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Palestinian political unity welcomed for Israeli elections
Good cartoonists can summarize major issues with a simple image. The Palestinian cartoonist Khalil Abu Arafe summed up the Palestinians` warm welcome for the joint list of Palestinian citizens of Israel to compete in the Israeli parliamentary elections scheduled for March 17. In a Jan. 24 cartoon, Abu Arafe depicts Ayman Odeh, head of the joint Arab list, saying, “We are staying here,” while next to him three Israeli candidates — Isaac Herzog, Tzipi Livni and Benjamin Netanyahu — ask in reference to the Arab list, “Where did they come from?”
The unprecedented success of Palestinians in Israel agreeing to a joint list is in fact likely to create the fourth-largest bloc in the 120-member Israeli Knesset provided the public comes out to vote. Palestinians in the occupied territories generally welcomed the unity of their compatriots in Israel, and some leaders of the Palestine Liberation Organization (PLO) have even taken partial credit for the list. In a phone interview with Al-Monitor, Yaser Abed Rabbo, secretary-general of the PLO’s Executive Committee, expressed his pride in the PLO’s contribution.
He commented, “We don’t hide the fact that we supported this unity move from the beginning. We are always supportive of unity on the bases of the joint national identity of the Palestinian people and in the face of racism whose victims are the Arab population in Israel.” Abed Rabbo explained that the PLO supports the unity of Palestinians everywhere for the same objective and national reasons and understands the specific nature and challenges of the various communities.
Abed Rabbo dismissed the idea that the PLO’s encouragement of a joint list had anything to do with future Palestinian-Israeli negotiations. He considered it a “superficial simplification” of a complicated situation. “Sure we are for their unity against the right-wing racists, but this desire doesn’t stem from a selfish point of view,” said Abed Rabbo. The PLO official stressed nonetheless that Palestinians yearn for peace and would love to see “a genuine partner for peace” emerge from the elections.
Mohammad Masharqa, cultural attache at the Palestinian mission in London, called the joint list a reflection of the “genius” of the Palestinian spirit. He said that the decision of four ideologically different parties uniting on one list reflects the depth of the current ideological “craziness” in Israel toward Palestinian Arab citizens.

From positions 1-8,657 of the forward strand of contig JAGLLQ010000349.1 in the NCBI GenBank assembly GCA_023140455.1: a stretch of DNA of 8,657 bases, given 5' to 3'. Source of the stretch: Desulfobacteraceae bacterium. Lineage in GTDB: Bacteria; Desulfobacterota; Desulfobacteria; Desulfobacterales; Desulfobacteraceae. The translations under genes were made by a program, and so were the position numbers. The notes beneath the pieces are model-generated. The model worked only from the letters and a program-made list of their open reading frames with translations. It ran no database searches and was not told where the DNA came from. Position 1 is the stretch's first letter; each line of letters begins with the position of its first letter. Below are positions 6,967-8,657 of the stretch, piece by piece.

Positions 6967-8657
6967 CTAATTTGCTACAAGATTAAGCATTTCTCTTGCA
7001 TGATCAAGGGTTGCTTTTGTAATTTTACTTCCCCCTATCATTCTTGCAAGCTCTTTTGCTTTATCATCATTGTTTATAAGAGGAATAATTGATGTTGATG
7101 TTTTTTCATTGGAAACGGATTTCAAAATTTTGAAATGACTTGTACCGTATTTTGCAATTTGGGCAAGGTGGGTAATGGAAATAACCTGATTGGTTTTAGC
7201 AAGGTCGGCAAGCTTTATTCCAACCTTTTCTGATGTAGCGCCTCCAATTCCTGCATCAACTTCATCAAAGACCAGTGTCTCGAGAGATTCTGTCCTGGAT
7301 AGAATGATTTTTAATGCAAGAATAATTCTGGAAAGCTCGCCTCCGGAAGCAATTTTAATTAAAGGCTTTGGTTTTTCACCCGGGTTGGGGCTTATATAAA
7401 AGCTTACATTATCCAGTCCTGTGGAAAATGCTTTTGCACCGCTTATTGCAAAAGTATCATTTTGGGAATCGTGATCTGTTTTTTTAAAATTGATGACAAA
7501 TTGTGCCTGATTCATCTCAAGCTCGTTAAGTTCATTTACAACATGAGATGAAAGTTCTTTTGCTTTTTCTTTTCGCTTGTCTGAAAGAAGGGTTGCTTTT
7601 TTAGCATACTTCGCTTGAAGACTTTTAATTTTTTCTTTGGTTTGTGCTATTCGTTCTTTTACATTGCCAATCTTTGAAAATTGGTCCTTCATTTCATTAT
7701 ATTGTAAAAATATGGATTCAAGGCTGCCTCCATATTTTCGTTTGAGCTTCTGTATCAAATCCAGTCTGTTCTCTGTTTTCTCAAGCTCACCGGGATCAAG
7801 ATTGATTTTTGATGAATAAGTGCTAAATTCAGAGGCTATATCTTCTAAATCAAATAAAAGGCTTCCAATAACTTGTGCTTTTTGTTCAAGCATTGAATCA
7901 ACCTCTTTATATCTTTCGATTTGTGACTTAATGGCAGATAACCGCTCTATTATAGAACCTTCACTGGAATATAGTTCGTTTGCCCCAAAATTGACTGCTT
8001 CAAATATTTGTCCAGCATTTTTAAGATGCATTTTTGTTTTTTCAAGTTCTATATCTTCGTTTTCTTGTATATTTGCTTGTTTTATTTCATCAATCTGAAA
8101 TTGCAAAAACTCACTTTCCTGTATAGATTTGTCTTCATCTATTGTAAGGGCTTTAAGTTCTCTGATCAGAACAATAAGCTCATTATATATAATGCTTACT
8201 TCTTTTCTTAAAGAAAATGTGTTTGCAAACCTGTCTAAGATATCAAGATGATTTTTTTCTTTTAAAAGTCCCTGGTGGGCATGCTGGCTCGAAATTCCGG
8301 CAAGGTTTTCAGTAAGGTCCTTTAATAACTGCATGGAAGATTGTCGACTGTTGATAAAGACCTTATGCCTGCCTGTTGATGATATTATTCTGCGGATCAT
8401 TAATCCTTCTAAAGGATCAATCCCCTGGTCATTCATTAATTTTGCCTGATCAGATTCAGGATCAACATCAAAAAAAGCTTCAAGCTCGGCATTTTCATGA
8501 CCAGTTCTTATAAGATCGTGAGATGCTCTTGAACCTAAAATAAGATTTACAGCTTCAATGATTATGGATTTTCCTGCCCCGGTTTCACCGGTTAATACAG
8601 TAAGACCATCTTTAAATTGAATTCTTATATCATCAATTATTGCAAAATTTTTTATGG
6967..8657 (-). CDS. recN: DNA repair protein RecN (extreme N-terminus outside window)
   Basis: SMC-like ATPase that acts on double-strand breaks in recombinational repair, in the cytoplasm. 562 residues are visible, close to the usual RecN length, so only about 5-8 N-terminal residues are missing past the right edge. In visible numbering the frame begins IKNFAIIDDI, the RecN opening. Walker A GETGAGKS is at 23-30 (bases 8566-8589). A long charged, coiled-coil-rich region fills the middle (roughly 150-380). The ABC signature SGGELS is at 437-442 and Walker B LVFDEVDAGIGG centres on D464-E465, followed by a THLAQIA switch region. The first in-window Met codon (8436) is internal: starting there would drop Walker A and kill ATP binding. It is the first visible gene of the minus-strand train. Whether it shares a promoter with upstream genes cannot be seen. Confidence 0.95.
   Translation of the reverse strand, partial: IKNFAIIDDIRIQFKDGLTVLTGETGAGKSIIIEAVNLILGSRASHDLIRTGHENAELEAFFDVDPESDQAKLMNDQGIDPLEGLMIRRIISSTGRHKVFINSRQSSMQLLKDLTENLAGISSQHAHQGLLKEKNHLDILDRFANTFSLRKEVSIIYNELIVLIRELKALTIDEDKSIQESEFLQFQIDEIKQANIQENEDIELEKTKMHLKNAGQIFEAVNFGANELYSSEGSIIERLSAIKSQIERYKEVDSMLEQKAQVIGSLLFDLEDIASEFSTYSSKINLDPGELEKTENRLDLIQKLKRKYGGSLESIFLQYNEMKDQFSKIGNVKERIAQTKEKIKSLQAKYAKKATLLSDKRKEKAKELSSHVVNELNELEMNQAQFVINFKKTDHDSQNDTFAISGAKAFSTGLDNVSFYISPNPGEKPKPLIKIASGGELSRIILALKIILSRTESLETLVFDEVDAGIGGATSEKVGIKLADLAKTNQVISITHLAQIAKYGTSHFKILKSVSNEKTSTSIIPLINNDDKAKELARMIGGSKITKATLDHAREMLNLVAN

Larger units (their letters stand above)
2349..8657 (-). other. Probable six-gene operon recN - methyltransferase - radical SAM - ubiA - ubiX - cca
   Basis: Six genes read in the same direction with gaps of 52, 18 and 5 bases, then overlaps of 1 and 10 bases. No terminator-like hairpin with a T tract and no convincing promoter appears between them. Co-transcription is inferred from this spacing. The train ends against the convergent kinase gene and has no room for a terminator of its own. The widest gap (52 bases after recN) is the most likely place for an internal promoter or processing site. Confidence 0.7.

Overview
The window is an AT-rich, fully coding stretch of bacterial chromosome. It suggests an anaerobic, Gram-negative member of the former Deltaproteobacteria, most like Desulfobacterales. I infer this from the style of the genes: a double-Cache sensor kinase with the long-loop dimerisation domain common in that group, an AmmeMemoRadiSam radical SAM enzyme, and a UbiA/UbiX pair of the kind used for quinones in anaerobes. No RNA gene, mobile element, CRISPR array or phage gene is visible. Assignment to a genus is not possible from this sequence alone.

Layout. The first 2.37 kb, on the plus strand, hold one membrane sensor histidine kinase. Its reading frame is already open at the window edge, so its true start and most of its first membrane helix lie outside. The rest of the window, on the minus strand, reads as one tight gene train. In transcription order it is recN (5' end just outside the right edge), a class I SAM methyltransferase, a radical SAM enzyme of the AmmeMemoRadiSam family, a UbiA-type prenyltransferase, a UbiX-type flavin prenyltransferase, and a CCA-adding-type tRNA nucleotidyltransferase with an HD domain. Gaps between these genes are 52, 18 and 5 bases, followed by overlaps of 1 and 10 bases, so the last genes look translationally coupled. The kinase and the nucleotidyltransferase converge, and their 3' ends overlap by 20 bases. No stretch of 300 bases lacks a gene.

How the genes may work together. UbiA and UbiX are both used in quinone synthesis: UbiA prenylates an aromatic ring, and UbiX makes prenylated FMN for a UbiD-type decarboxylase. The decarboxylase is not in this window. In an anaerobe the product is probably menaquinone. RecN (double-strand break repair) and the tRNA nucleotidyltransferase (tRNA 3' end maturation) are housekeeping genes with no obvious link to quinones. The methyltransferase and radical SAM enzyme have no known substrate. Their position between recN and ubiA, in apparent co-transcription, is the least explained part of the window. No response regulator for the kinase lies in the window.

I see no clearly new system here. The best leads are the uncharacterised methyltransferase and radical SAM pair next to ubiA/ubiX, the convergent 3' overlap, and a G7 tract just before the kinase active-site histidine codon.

Masharqa told Al-Monitor that a number of senior Palestinian officials had encouraged the unity effort. As a positive example he highlighted the role of Tawfiq Tirawi, a former head of the Palestinian intelligence service, in convincing Ahmad Tibi, former adviser to the late PLO leader Yasser Arafat, to accept the joint list despite possible disadvantages to his party.
The joint Arab list has not, of course, been wholeheartedly welcomed. Ali Qaraqe, a comedian and satirist from the Bethlehem area, told Al-Monitor that he is opposed to policies that will try to beautify Israeli occupation practices. Abdullah Awad, a political activist, said he is worried that a joint Arab list, by signifying unity among Arabs, will exacerbate the situation by leading Israelis to react by seeking to further emphasize the Jewishness of Israel.
Jamal Zakout, spokesman of former Palestinian Prime Minister Salam Fayyad, told Al-Monitor that the new list will have multiple roles. “It is true that the unity was born as a result of existential fears of the racist right wingers in Israel, but this should not stop efforts at creating positive impacts on the general Israeli public.”
According to Zakout, who now heads the Al-Ard Center for Public Policy, “Ayman Odeh [the No. 1 candidate of the joint list] has a tough challenge ahead of him, namely, to break out of the isolation and engage with the Israeli public.” Zakout believes that although Israel`s Palestinian citizens want to slam right-wing policies, they must simultaneously show support for equal citizenship and support for the peace process.
Support for the joint Arab list has arisen from various circles. The Rev. Mitri Raheb, pastor of the Bethlehem Lutheran Church, told Al-Monitor that he welcomes the formation of the list. “It may be impossible for a unified large Arab bloc to enter any future government, but at least they will be able to block the quick formation of a ruling coalition.”
Agreement to a joint list is seen by most Palestinians as a breakthrough born of the dangers facing the Arab minority in Israel. Those contacted by Al-Monitor said that they hope the good news from Nazareth can spread throughout Palestinian communities. The dangers facing the Palestinian people, they argue, are similar and therefore the response to these challenges should be through unity.
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